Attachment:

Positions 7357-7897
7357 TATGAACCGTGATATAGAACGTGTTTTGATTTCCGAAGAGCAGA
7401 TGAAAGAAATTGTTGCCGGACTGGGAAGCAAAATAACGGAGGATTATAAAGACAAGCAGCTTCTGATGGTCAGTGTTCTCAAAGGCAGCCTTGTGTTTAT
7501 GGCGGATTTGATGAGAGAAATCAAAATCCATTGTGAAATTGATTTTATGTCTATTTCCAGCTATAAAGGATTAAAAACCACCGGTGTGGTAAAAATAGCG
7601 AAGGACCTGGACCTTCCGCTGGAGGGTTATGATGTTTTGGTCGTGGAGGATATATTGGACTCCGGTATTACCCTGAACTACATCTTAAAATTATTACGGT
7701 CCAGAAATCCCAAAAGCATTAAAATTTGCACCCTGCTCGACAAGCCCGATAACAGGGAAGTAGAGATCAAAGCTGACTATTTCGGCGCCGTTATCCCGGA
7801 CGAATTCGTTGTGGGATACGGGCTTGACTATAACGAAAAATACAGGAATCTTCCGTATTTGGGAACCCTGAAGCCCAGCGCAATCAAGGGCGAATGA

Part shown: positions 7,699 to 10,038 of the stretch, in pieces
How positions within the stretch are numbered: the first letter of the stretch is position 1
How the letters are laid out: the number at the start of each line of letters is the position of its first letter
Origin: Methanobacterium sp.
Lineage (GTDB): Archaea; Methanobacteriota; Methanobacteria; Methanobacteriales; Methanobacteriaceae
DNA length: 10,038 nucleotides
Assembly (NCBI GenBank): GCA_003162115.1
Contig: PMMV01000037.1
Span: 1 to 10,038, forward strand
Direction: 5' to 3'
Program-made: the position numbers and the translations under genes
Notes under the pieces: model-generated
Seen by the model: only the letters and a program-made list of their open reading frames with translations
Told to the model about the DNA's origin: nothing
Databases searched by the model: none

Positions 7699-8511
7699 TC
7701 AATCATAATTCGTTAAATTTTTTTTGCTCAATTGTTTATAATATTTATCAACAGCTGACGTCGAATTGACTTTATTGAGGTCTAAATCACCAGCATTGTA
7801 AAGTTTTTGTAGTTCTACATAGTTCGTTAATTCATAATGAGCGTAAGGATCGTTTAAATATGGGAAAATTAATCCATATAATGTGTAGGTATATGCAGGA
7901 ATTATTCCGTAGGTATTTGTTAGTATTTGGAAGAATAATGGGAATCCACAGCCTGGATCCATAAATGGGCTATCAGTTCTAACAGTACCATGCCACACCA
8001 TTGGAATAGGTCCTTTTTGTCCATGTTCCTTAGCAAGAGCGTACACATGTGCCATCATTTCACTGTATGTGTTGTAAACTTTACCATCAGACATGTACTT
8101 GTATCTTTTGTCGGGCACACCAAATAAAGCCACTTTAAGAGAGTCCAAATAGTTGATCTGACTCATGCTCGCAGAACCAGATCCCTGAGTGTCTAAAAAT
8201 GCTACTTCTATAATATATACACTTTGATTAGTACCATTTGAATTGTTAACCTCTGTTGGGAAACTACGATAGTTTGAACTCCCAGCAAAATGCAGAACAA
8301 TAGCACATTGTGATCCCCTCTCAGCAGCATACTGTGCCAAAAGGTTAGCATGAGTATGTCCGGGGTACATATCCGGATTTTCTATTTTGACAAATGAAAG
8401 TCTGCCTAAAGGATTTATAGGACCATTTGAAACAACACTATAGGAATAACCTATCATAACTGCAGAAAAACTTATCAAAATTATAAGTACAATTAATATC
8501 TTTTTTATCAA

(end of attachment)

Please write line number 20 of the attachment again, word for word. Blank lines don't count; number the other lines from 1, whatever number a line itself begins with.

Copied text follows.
Seen by the model: only the letters and a program-made list of their open reading frames with translations